The results of your screening test will be sent to you in the post, with a copy sent to your GP.
Before you leave your screening, ask when your results are expected and how you will receive them. In some cases, you may need to contact your GP or clinic to get your results.
The Cervical Screening Programme aims to notify people of their results within 14 days.
The types of screening result you may get will depend on whether your screening sample has been checked for human papilloma virus (HPV) before any other test was carried out. If this happens with your sample, then you will have received a leaflet about 'HPV primary screening' with your screening invitation.
If the first test carried out on your sample is to look for abnormal cells ('cytology'), then the results you may get are as follows.
A normal test result means that no abnormal cell changes have been found. No action is needed and you do not need another cervical screening test until it is routinely due.
You may be told that you need to have a repeat test because the first one could not be read properly. This may be because not enough cells were collected, they could not be seen clearly enough or an infection was present.
If this the case, you will be asked to go back so that another sample of cells can be taken, usually after about three months.
If you have abnormal results, you may be told that you have:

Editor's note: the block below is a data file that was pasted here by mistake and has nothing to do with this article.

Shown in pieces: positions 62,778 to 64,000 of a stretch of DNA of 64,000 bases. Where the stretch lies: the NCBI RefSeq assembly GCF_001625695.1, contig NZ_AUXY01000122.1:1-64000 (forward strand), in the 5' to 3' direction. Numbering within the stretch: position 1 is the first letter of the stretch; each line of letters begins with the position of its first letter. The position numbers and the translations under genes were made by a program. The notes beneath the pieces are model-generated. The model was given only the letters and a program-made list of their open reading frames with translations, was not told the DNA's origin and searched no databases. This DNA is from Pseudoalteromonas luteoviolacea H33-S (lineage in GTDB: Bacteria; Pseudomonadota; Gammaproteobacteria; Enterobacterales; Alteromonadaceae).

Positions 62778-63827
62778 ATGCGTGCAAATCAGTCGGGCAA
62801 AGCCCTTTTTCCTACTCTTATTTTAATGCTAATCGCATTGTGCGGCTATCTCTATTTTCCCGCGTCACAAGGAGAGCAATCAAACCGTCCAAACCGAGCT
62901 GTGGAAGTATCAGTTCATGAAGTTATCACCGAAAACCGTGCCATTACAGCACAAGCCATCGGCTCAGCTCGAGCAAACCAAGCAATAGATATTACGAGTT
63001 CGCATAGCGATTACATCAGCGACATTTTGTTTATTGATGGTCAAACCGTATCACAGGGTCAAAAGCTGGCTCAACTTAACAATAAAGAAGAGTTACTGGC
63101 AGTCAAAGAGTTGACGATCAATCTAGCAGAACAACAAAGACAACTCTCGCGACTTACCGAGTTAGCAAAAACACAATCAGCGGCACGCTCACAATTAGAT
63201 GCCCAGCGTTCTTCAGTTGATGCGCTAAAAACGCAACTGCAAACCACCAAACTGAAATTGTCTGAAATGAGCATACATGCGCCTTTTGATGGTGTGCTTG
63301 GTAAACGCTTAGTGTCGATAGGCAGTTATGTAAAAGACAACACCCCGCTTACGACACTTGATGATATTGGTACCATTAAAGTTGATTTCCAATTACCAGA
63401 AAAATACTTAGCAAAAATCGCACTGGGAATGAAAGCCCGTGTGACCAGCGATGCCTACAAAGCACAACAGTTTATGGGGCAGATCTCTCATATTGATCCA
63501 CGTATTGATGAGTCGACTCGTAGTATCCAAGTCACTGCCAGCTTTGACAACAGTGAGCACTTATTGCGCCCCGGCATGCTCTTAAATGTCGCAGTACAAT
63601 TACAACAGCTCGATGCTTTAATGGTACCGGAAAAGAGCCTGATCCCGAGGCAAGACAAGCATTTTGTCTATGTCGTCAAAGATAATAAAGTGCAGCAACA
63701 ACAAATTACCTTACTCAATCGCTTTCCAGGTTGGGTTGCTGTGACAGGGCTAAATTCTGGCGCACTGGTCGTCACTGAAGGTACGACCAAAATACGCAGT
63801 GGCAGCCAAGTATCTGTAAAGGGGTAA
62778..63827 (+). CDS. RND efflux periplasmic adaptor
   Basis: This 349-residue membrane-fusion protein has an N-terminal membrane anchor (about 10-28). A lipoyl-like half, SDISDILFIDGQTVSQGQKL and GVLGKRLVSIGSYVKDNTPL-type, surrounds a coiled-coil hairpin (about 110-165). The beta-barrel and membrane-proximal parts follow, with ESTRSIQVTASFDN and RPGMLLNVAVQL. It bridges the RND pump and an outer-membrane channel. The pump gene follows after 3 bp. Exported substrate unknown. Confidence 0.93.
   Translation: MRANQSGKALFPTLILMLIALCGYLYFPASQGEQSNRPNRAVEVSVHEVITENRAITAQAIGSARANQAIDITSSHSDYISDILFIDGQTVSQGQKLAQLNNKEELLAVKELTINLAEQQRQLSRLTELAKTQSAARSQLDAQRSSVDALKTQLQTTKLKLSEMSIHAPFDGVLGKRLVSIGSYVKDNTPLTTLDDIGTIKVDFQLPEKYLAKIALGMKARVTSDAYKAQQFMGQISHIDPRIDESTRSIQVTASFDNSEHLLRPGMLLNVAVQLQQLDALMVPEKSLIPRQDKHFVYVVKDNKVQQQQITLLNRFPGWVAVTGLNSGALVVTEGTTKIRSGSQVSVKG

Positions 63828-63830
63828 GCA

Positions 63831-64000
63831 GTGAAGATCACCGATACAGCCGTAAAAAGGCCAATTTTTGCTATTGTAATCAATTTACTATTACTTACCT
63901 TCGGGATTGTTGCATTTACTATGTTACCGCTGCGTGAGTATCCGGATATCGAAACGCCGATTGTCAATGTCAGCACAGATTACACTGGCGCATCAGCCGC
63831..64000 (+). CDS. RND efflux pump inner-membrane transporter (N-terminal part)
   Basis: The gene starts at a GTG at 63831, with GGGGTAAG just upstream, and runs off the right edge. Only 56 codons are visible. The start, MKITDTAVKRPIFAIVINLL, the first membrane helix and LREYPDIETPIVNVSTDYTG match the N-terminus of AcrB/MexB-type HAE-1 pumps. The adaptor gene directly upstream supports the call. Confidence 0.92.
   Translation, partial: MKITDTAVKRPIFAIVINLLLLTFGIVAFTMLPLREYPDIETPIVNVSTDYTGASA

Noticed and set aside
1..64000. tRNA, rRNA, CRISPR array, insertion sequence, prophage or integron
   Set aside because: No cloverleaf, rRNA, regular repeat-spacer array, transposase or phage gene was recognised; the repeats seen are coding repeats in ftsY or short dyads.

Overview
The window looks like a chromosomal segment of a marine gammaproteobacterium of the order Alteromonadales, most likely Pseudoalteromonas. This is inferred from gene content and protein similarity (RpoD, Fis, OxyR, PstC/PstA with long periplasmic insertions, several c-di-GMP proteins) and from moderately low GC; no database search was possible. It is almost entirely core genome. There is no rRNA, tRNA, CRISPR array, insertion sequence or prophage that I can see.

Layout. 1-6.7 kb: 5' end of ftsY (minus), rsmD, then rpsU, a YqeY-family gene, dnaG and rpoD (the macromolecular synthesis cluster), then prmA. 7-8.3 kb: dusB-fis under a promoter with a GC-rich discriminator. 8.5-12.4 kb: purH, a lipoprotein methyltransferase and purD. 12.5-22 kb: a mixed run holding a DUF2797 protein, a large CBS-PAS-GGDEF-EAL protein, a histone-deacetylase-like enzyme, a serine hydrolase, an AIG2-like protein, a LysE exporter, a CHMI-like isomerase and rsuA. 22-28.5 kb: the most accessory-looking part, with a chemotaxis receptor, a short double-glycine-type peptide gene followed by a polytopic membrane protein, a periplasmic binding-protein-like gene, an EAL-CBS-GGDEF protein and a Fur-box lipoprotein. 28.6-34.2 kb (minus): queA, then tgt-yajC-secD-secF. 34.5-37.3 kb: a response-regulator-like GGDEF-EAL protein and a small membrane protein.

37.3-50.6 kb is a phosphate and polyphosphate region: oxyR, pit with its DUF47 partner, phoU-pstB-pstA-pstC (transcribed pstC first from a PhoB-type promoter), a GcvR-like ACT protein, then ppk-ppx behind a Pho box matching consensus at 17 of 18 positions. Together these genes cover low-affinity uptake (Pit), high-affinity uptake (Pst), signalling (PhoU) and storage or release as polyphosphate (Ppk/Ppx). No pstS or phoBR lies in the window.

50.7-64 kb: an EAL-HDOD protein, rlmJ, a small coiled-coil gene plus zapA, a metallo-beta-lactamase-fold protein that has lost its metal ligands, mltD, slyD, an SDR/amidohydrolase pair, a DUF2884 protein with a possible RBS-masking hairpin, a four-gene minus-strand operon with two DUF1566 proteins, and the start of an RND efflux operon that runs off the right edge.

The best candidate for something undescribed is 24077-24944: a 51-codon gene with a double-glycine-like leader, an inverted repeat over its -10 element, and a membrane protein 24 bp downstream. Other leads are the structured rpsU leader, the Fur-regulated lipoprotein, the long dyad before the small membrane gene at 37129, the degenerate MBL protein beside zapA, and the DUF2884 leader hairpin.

- borderline or low-grade changes (called 'dyskaryosis')
- moderate or severe (high-grade) dyskaryosis
If your result is low-grade, it means that although there are some abnormal cell changes, they are very close to being normal and may disappear without treatment.
In this case, your sample will be tested for HPV. If HPV isn't found, you are at very low risk of developing cervical cancer before your next screening test. You will be invited back for routine screening in three to five years time (depending on your age). If HPV is found, you will be offered an examination called colposcopy, which looks at the cervix more closely.
If your result is high-grade dyskaryosis, your sample will not be tested for HPV, but you will be offered colposcopy in order to check the changes in your cervical cells.
All these results show that you have abnormal cell changes. This does not mean that you have cancer or will get cancer. It just means that some of your cells are abnormal and if they are not treated they may develop into cervical cancer.
HPV primary screening
If your sample is first tested for HPV (known as HPV primary screening), then what happens next will depend on if HPV is found or not.
HPV negative means that no HPV was found. In this case, no further tests need to be carried out on the sample, and you will simply be called back for screening again in three to five years time (depending on your age).
HPV positive means that the human papilloma virus has been found in your sample. In this case, the sample will then also be tested for abnormal cells. If no abnormal cells are found, then you will be asked to come back for screening again in 12 months time to see if the HPV has gone.
If abnormal cells are found along with an HPV positive result, you will be referred for colposcopy.
A colposcopy is a simple examination that uses a special microscope called a colposcope to examine your cervix. Having colposcopy is very much like having cervical screening. The colposcope doesn't go inside you. It can identify the extent of abnormal cells and helps determine whether you need treatment.
A small sample of tissue ( biopsy) may also be taken from your cervix during colposcopy.
Read more about colposcopy.